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Brave New World Aldous Huxley 1 This presentation was created following the Fair Use Guidelines for Educational Multimedia. Certain materials are included.

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Presentation on theme: "Brave New World Aldous Huxley 1 This presentation was created following the Fair Use Guidelines for Educational Multimedia. Certain materials are included."— Presentation transcript:

1 Brave New World Aldous Huxley 1 This presentation was created following the Fair Use Guidelines for Educational Multimedia. Certain materials are included under the Fair Use exemption of the U.S. Copyright Law. Further use of these materials and this presentation is restricted.

2 Introduction  Written in 1932  Predicts world in A.F. 632 (After Ford): translated as A.D. 2532 in our terms  Ford- represents “God-like” figure  Symbolizes mass production and source of all information and truth  “State centered” not “God centered” not “individual centered” 2

3 Intro continued…  Profound pessimism  That which creates consumpution=GOOD  Work and leisure have become mechanized  Mechanized-to make automatic or unspontaneous; render routine or monotonous; to equip with machinery 3

4 Intro continued…  Brave New World IS  an anti-humanistic utopia  totally amoral world  Warns of a “soulless” future 4

5 ISSUES/TOPICS EXPLORED  Brainstorm a list of issues and topics Huxley explores in the novel. 5

6 ISSUES/TOPICS EXPLORED  Heredity  Conditioning (hypnosis)  Genetics  Brain chemistry  Nature vs nurture  Role of values (sex, family, religion, etc. )  Role of government  Purpose of society  Effect of literature  Views of death  Views of corollaries (live v death, clean v. dirt, educated v uneducated, individuality v conformity, free-will v group think; sick v healthy)  Roles of science and industry  Drug usage 6

7 Motivation for novel  20 th century problem-population outgrowing natural resources  Some ideas to control were: 1) Birth control (reliable?) 2) Government intervention 7

8 Huxley’s Pessimism  Aldous Huxley believed  World- blow itself up  OR  would organize around one or more totalitarian governments because of the chaos of advancing technology (nuclear power, for instance) 8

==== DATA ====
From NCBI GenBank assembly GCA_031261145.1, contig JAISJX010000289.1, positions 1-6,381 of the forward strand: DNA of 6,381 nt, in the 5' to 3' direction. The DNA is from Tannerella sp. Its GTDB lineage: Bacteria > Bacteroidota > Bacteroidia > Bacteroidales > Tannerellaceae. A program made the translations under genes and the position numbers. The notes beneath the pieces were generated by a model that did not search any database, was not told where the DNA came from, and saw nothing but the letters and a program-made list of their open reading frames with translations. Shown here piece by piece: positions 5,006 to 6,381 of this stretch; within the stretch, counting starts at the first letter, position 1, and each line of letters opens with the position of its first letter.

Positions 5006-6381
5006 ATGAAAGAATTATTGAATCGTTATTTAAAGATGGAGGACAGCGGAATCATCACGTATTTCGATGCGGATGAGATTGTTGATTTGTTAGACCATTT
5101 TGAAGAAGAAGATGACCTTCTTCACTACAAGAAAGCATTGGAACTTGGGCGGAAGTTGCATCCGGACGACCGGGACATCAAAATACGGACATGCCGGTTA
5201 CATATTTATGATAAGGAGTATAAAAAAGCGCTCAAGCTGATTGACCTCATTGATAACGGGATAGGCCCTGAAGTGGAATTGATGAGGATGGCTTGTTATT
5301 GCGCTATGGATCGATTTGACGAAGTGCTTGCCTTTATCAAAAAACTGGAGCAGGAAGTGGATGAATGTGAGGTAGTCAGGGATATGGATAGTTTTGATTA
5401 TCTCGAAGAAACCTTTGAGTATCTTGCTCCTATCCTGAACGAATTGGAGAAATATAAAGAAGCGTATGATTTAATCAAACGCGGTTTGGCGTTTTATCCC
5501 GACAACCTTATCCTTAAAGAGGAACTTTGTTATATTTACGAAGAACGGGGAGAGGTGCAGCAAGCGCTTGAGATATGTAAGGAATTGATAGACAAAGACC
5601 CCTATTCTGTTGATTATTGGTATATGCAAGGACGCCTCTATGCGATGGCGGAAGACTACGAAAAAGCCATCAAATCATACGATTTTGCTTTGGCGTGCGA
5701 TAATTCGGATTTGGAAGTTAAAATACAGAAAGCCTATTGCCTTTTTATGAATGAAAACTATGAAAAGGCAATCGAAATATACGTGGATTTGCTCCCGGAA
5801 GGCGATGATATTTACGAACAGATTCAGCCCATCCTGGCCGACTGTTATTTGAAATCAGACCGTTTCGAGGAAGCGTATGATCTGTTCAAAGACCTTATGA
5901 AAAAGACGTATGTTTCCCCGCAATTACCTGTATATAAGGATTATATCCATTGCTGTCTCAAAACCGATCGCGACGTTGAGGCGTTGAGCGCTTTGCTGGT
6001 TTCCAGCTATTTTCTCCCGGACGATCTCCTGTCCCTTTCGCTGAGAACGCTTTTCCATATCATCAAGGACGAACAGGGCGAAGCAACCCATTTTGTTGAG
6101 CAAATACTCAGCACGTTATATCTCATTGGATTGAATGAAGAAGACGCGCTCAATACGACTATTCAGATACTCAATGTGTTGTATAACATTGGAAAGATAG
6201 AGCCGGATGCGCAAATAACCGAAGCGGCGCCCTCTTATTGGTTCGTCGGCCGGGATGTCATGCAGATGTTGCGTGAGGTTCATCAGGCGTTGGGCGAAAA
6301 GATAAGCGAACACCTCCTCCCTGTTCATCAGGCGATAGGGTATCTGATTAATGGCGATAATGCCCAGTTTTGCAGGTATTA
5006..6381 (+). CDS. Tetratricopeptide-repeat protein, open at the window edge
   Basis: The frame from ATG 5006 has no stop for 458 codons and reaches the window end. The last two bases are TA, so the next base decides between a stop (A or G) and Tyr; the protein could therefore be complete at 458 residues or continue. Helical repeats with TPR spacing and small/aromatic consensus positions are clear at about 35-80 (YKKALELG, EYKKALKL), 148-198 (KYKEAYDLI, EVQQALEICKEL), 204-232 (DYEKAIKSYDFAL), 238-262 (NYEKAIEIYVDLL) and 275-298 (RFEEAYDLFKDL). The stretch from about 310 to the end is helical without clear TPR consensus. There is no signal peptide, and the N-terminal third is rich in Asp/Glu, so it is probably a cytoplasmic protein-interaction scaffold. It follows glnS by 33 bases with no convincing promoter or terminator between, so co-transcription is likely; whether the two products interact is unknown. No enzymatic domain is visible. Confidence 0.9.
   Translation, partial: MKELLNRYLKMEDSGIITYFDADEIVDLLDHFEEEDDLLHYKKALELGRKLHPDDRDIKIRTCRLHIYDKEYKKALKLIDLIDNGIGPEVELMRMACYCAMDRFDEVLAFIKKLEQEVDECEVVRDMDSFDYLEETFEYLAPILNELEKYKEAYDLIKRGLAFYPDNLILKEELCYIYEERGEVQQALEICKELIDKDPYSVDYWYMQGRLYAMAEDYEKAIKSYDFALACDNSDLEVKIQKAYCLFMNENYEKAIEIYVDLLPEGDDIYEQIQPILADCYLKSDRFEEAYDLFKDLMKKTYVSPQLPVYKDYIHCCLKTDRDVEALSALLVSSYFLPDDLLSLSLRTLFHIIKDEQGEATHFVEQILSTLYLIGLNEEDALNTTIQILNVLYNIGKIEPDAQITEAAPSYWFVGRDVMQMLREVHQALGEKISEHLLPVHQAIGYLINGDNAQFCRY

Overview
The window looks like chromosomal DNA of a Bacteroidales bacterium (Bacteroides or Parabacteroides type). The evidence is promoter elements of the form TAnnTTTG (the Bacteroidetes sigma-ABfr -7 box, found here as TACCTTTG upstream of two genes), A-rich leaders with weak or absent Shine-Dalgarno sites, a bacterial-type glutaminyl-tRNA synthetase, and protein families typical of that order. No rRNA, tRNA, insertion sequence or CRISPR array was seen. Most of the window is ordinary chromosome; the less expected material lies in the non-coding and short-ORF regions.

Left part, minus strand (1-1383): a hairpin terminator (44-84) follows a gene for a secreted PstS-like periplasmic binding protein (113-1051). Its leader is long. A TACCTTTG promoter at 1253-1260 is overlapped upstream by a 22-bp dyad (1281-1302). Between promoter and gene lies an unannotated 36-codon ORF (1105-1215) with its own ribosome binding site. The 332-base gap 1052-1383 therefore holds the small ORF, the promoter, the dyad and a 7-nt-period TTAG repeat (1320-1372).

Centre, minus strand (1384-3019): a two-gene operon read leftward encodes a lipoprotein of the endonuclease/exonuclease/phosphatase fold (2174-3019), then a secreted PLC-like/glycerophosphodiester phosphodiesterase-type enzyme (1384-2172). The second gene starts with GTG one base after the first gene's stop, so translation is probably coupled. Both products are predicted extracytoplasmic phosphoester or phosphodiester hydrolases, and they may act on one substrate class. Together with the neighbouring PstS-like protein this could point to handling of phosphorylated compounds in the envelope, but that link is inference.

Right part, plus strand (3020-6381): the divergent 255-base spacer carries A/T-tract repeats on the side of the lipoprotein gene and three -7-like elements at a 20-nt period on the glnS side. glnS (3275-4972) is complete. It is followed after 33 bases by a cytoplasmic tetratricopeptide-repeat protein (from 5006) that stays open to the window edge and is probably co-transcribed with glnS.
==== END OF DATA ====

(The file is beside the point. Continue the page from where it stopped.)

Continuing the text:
9 The Brave New World State  Motto: Community, Identity, Stability  Priorities:  Group  single political ideology  conformity 9

10 BNW SHOWS-  Result of changing or bending the world to meet our needs and desires  Need to create a population required to serve the world’s needs  Man’s (human’s) only real value or function:  Produce and Consume 10

11 BNW POPULATION  Governing “class”: aimed toward social stability NOT anarchy  Separation of people into classes/levels is beneficial to society People created to fill a need  (example: when a group of people dies, the group is replaced to fill that particular need) 11

12  Bosses and managers control population- slaves  no coercion needed  slaves “love” their servitude  The state gets people to “love” what they do through infant conditioning, sleep teaching, and drugs 12

13 Science and Social Stability  Must be responsibly controlled by man  OR man will use it to control the world  The novel depicts the uses and misuses and the perils and promises of Science 13

14 People of the Brave New World  World Controllers: Government (Director of Hatcheries  Classes: Alphas (highest), Betas, Gammas, Deltas, Epsilons (lowest)  Children created in bottles= the “womb”  Grown in Hatcheries-live in bottles on conveyor belts for 9 months  After reaching “maturation” they are decanted (born) 14

15 Bokanovsky’s Process  Gammas, Deltas and Epsilons undergo this process  Process: one egg is divided multiple times to produce anywhere from 8 people to 96 (all from that one egg)  Like having 96 “twins”  Imagine that! 15